I am currently in the process of reading a book called ‘The Misunderstood Jew: The Church and the Scandal of the Jewish Jesus‘ by Amy-Jill Levine.

The book is basically about pondering the idea of inter-faith dialogue between the Judaic faith and Christian faith – and the possible link between the two – the Jewishness of Jesus. I have only finished the introduction and I am rather liking the book so far…admitting that I have a lot to learn and maybe this is a good choice in reading. The author is unique in a way – teaching at a Christian divinity college all the while being an Orthodox Jewish lady. Some of the comments for the book:

  • ‘Precisely the book we have long needed’ (Rabbi Harold S. Kushner)
  • ‘Easy to read, easy to understand, hard to ignore’ (Richard Elliott Friedman)
  • ‘A searing challenge from the heart of Judaism to the conscience of Christianity’ (John Dominic Crossan)
  • ‘Irrefutable textual and historical evidence of how misunderstanding has harmed us for centuries’ (Rabbi Wayne D. Dosick)

On a side note, apparently I am not a Christian anymore – at least that’s the latest I have been called – which makes that about 10 fellow compadres denouncing my faith – maybe they are right? That being said I am not Jewish either – thanks to this Christ ideology I still hold to – which makes no sense when you think about it – since I am condemned anyways. I used to wonder how this Jesus I read about felt…

20 thoughts on “Misunderstood…

  1. Perhaps it was a book I read by one of her students, a non-practicing Jew who went to divinity school and was brought back to Judaism as a result, a fascinating story. Maybe I’ll dig through some of my posts and see if I can find the woman’s name.

    The Mythmaker” by Hyam Maccoby is a pretty good read. I never finished it because I think he goes on too much, but it gives a different view, too.

    You’re in no-man’s land right now and I feel for you. Been there, done that. So, you have to make choices. Either stay there, go back, or drop all the Jesus stuff and pursue Judaism. The last option should be avoided, however, unless it absolutely cannot. Of course it’s the option I chose, but I was never a Jesus fan anyway and I was pulled towards Judaism like you wouldn’t believe. If you decided to convert, I have no doubt you’d make a great Jew, but conversion is a long process that isn’t even an option for someone who believes Jesus to be messiah.

    One of my friends is sort of where you are, but no belief in Jesus anymore. She hangs out with Noachides, not Christians but also not Jewish. She thought about converting at one time, but it’s not for her. Maybe you should look into something like that just to have someone to talk to who won’t be tossing you out the door. It’s not a religion or anything like that. I don’t know what I think about them, but she seems to have found a place there where’s she’s connected to God just fine.

    A site that might interest you is one I used to visit while I was on this journey. Netzarim. He claims to be part of the restored sect of Nazarenes. He believes Jesus was messiah, but not God, and he lives a Jewish life in Israel. I enjoyed studying his writings on Atonement a few years back, but after that I didn’t read any more of his stuff.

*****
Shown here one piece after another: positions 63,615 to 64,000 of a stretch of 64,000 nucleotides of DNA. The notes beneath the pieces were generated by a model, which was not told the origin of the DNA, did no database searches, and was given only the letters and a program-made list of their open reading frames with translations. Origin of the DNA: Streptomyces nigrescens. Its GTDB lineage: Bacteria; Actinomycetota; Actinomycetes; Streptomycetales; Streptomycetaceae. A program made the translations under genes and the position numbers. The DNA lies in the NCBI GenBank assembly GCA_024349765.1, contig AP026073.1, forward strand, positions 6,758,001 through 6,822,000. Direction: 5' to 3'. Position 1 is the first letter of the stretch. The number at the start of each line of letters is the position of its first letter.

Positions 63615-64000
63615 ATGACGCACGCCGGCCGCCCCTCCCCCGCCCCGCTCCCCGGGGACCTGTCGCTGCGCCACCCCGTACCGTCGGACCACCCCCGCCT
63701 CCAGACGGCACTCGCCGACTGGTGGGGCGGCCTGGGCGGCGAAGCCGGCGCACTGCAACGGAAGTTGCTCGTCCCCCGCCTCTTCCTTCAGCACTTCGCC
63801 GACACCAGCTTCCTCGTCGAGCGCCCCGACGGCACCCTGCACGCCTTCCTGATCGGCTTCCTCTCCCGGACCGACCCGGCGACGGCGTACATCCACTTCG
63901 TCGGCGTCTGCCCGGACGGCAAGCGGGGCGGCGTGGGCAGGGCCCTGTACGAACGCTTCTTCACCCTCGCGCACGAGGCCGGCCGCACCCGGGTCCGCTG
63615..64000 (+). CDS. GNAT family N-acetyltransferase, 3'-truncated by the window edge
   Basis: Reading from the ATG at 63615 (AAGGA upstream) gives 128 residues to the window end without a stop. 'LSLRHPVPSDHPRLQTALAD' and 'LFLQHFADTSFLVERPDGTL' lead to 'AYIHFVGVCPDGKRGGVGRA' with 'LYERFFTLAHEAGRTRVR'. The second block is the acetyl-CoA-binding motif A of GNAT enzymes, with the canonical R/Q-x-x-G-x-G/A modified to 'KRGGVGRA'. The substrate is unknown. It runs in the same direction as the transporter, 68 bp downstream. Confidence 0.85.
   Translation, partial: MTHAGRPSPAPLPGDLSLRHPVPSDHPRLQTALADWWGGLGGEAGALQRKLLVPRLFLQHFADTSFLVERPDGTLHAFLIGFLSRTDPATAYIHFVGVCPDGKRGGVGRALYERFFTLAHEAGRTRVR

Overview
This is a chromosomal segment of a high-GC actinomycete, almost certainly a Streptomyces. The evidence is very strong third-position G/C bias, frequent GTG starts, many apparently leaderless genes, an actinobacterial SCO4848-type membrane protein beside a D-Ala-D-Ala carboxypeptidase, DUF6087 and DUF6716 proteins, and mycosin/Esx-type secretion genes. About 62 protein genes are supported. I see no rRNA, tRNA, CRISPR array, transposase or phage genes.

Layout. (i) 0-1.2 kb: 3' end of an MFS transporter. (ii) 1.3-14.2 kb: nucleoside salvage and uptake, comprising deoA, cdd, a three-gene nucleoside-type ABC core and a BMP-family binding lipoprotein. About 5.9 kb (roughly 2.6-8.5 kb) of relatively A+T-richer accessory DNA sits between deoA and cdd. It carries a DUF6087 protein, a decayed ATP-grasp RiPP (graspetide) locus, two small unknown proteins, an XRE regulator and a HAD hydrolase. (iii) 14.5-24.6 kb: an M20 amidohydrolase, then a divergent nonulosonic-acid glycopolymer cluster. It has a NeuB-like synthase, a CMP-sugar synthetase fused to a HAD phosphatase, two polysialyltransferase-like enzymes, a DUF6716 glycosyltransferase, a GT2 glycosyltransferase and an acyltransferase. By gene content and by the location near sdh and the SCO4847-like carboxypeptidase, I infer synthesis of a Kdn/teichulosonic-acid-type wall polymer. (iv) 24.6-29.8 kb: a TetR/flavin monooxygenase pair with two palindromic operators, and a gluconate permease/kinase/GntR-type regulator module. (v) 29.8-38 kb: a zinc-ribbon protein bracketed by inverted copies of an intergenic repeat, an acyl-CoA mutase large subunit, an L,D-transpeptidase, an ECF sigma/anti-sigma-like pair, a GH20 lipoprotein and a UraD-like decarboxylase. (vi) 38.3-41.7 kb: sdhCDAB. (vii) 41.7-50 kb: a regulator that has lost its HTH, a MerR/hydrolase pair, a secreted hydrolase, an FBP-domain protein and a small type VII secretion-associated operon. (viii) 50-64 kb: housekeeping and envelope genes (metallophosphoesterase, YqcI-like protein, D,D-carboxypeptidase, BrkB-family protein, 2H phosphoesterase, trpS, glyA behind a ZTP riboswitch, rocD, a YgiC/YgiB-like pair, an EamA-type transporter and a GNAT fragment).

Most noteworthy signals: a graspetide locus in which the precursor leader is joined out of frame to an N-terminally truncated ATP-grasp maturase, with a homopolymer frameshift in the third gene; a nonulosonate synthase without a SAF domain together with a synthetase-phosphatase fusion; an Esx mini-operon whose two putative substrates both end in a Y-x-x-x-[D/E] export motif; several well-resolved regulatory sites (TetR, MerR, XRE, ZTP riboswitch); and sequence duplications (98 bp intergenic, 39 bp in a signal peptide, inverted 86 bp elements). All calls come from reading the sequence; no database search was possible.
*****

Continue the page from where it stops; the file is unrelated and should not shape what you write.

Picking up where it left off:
Anyway, just my two cents worth, trying to point out a few places out there where you might find some company. LIfe moves on. Do you really want to keep spinning your wheels on the church blogs or relegate yourself to the usually bitter anti-church blogs? It’s their loss that they toss you out. But, there are other people out there who would be thrilled to have you come join in conversation with them. I just think there are more options in the world than Judaism, Christianity, or Atheism. Hang in there. One thing I do believe, good comes to the good.

  2. I put a comment here last night which I thought was encouraging, but I guess not since it isn’t here anymore. My apologies, Society. You know you’re the top Christian, past or present, in my book. In the long run, good comes to the good. Hang in there.

  3. Thanks Yael, that was quite the interesting site – I will have to check into it more deeply just to get the whole story they are talking about – some of it was a little over my head and hard to read at times.

    I am not too worried about my faith at all – I know that I am going in the right direction actually – Christianity is such a peer pressure religion and in order to ‘fit in’ you have to believe all the ‘right things’ – but you know – God isn’t about peer pressure defiining the truth(s) about Him. I think I got so sick of falling in line for falling in line’s sake and decided to use my God given abilities – namely my brain.

    I admit I am still a Christian in the literal sense of that word (follower of the Christ) – but I have to admit I likely have more in common with the people on the Netzarim site than I do with conservative aspects of this faith.

    I guess I am little concerned about the lack of reality in the Christian faith about it’s Jewish heritage and Jewish writers – who used Jewish interpretations for their viewpoints. I am starting to see how much Christianity really dislikes this idea – the fact they might have proceeded down an interpretative road concerning the Tanakh that is both biased and ‘way off’ – it’s then that they realize a fundamental problem in Christian faith – they are biased against Judaism (some to the point of anti-semitism).